On October 9th, Microsoft released a new batch of updates for its software. My analysis of the Security Update Guide shows that there are forty distinct updates, addressing fifty security vulnerabilities in .NET, Internet Explorer, Edge, Office applications, and Windows. Twelve of the updates are flagged as Critical.
As you may be aware, there’s no longer any practical way to avoid installing Windows 10 updates. Once Microsoft pushes them out, they’re going to end up on your computer whether you want them or not. But maybe you trust Microsoft to make changes to your computer while you sleep (for the record, I’m definitely not). On the other hand, when an update ends up causing problems, it makes these forced updates look downright irresponsible.
According to numerous reports, the recently-announced October Update for Windows 10 is causing user files to be silently deleted. Now, before you go into panic mode, keep in mind that the October Update is not yet being pushed out to all Windows 10 computers: the only way to install it is to manually check for available Windows Updates. For now, the only people affected are those eager types who like to install shiny new things before looking closely at them.
Microsoft is aware of the problem, and they are looking into it, although it’s not at all clear when it might be resolved. Hopefully Microsoft will either pull the update, or at least delay pushing it out to all Windows 10 computers.
If you’re worried about losing files, I strongly suggest backing up all your documents, images, music, video, and other data files. Which you really should be doing anyway. I back up all my data nightly to an external hard drive, using the freeware Cobian Backup.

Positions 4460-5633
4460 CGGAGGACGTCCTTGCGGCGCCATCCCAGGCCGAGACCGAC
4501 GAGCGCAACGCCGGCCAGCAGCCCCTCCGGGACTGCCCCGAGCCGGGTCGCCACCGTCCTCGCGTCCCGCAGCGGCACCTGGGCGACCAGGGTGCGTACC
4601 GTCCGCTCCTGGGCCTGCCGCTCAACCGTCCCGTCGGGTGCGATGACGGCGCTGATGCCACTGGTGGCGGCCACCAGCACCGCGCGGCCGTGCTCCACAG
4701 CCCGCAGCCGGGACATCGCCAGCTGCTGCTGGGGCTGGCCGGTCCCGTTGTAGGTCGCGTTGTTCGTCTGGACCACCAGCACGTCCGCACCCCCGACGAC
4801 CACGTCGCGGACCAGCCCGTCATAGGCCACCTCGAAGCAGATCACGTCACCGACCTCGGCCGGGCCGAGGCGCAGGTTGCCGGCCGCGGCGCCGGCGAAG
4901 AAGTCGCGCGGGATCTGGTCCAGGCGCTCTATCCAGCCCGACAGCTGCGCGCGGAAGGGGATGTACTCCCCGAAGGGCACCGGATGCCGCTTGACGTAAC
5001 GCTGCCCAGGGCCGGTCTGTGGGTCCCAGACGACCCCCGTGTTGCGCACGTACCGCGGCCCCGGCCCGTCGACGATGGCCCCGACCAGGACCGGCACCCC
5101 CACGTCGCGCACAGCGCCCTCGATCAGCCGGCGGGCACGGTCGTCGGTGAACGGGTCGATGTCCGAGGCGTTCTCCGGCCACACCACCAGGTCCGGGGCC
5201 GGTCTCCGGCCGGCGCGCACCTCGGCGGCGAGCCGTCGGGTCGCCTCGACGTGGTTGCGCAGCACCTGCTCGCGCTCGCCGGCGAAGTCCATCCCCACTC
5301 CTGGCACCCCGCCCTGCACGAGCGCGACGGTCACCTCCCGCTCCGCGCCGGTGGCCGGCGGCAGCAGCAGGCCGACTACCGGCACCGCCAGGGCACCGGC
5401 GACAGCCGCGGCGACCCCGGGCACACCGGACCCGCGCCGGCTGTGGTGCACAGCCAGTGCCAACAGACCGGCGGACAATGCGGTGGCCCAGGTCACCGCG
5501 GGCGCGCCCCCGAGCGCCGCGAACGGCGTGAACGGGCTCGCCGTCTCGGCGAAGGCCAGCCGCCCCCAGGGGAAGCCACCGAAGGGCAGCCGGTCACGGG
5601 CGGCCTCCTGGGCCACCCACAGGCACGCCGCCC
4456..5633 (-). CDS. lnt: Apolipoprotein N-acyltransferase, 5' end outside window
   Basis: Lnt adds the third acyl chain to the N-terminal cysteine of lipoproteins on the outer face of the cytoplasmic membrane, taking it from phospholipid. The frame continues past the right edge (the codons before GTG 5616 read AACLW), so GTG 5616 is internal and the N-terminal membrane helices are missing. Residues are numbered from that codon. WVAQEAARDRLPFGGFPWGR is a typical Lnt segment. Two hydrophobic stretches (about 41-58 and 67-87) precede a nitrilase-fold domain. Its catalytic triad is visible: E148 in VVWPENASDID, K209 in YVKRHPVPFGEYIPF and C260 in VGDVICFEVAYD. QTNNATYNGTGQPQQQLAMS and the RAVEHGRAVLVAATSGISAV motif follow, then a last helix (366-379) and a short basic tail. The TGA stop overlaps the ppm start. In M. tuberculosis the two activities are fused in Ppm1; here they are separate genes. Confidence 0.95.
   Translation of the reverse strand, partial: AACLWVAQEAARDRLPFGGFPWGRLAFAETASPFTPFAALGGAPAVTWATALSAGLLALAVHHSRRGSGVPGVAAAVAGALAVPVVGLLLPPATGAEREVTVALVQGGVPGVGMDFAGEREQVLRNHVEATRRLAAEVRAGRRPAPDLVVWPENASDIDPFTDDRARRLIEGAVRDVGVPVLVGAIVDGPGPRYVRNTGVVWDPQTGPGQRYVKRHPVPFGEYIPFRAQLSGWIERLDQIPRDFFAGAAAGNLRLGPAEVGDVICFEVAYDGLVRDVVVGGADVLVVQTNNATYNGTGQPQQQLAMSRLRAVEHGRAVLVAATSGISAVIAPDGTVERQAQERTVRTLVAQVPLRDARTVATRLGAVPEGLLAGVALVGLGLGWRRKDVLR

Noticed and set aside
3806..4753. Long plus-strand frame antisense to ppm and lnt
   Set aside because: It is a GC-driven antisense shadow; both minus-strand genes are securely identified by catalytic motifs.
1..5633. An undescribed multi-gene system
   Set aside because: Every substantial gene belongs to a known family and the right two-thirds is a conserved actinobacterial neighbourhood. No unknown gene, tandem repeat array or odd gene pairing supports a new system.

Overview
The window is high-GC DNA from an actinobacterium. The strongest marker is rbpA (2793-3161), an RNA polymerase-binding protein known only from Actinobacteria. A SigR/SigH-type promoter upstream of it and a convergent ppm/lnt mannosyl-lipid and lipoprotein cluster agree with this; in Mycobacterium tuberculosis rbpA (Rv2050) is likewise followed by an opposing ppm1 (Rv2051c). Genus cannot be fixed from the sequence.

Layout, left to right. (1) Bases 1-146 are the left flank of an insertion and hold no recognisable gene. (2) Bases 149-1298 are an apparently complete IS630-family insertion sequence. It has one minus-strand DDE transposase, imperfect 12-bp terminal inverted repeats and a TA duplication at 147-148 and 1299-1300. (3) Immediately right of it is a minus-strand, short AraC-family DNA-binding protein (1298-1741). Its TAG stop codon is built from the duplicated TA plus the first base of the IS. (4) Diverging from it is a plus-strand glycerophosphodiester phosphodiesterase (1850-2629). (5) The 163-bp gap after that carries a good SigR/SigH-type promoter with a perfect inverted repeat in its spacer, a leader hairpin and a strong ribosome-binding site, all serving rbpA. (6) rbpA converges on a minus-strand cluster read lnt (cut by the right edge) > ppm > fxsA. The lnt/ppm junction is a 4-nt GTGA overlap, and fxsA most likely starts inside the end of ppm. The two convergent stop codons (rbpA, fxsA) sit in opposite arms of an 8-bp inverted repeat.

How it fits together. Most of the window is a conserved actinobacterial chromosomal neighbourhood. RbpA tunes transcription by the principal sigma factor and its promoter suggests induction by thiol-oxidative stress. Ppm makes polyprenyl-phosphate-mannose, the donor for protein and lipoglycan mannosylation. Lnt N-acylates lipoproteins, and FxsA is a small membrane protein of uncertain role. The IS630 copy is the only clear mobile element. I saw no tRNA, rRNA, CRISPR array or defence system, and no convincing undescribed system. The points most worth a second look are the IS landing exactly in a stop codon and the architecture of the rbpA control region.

Update 2018Oct07: Microsoft put a halt to the planned rollout of the October update. The update is still available via Windows Update, so don’t think seeing it listed there means the problem has been fixed. All it means is that the update won’t be pushed out until the issue has been resolved.
Update 2018Oct08: When you shift testing away from professionals and to your user base, quality will suffer. Things are going to slip through. That’s why formal software testing is so important, especially for operating systems and other critical software. Microsoft seems to have made an erroneous assumption: that if you have a (nearly) infinite number of
monkeys people using your software, they will find (and reliably reproduce) every bug. In fact, the people doing this unpaid “testing” are mostly power users who are just hoping that their own specific needs will be better served by the latest version. They aren’t testing every scenario, just the same one they tested for the last version. Power users are also much less likely to make the kinds of obvious mistakes that regular folks make, which can lead to surprises even after an update is pushed out to the general public. This situation seems likely to get worse, sadly. The Verge weighs in.
Update 2018Oct16: On October 9, Microsoft made a new (fixed) version of the October update available to users subscribed to the Windows Insider program. Microsoft also seems to understand that the current user-focused testing process is less than ideal: the Windows Insider Feedback Hub now allows users to provide an indication of impact and severity when filing User Initiated Feedback.
Yesterday, Mozilla released Firefox 62.0.3, which includes fixes for two critical security vulnerabilities in previous versions of the popular web browser.
The two vulnerabilities addressed in Firefox 62.0.3 are described in some detail on the associated security advisory page.
Depending on how your Firefox is configured, it may display a small update dialog, or it may simply update itself. To control what happens with new versions, navigate Firefox’s ‘hamburger’ menu (at the top right) to
Firefox Updates. While there, you can click the
Check for updates button to trigger an update if one is available.
Security researchers from around the world apparently turned their attention to Adobe’s Acrobat and Acrobat Reader recently, and their efforts revealed a big pile of new vulnerabilities. Adobe responded yesterday, releasing new versions of its Acrobat-related products that address eighty-six of those vulnerabilities.
Although Acrobat and Reader exist in several different forms, the one most people actually use these days is Adobe Acrobat Reader DC (Continuous), and the latest version of that variant is 2019.008.20071.